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Our Message in The Media

Several articles in this issue of The Canadian Blind Monitor deal with the portrayal of blindness on television, in the movies, and in the news.

Anyone who has paid attention to this subject knows that some of the very powerful images of blindness created by the media have been less than helpful to us. Others have been neutral. Some have been a real boost on our long climb to recognition as fully capable members of our society.

It is tempting to talk about the media as a monolithic force. In reality, the people who make decisions about what goes on television are not terribly different from the people who watch the television shows. In a very real way the portrayals of blindness in the media reflect the diversity of attitudes in the larger society.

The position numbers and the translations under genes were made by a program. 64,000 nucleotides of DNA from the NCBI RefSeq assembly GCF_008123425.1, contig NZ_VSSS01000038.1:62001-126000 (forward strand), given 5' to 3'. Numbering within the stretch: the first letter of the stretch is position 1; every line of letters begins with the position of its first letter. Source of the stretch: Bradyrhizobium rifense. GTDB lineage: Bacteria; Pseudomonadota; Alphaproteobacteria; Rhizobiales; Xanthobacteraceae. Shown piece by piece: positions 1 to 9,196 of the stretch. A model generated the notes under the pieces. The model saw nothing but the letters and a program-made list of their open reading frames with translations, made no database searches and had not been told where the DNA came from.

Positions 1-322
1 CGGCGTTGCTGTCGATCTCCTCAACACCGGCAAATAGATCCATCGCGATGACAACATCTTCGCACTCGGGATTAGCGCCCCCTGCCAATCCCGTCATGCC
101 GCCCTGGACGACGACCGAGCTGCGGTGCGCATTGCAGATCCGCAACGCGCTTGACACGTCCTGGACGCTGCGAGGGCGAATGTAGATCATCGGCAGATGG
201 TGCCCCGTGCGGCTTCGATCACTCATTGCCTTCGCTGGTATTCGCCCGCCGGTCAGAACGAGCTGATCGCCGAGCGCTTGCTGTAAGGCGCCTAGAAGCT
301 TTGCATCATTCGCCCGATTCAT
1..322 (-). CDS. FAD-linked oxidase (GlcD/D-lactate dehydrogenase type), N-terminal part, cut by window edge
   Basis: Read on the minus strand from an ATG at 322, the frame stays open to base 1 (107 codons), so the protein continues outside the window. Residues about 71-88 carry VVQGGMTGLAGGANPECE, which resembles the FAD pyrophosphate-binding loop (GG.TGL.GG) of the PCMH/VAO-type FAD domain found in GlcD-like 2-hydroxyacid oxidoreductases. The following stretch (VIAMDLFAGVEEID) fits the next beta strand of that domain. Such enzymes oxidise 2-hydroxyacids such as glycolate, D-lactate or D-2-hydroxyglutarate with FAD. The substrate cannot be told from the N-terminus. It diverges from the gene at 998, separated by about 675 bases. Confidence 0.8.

We are not powerless when it comes to the depiction of blindness in print or on the screen. We can and should make our views known and do what we can to shape the way in which we are portrayed. In order to do this effectively, we must understand what we want and what we are not willing to tolerate. We need to develop the capacity to get our point of view across and the courage to oppose images we find objectionable.

The Canadian Blind Monitor would be interested in publishing articles and letters about readers' experiences (both positive and negative) with newspaper reporters, TV and radio journalists, or movies, plays, and TV shows with blind characters. As we share our experiences we can develop a consensus that will help shape our interactions with the diverse group of people collectively known as the media.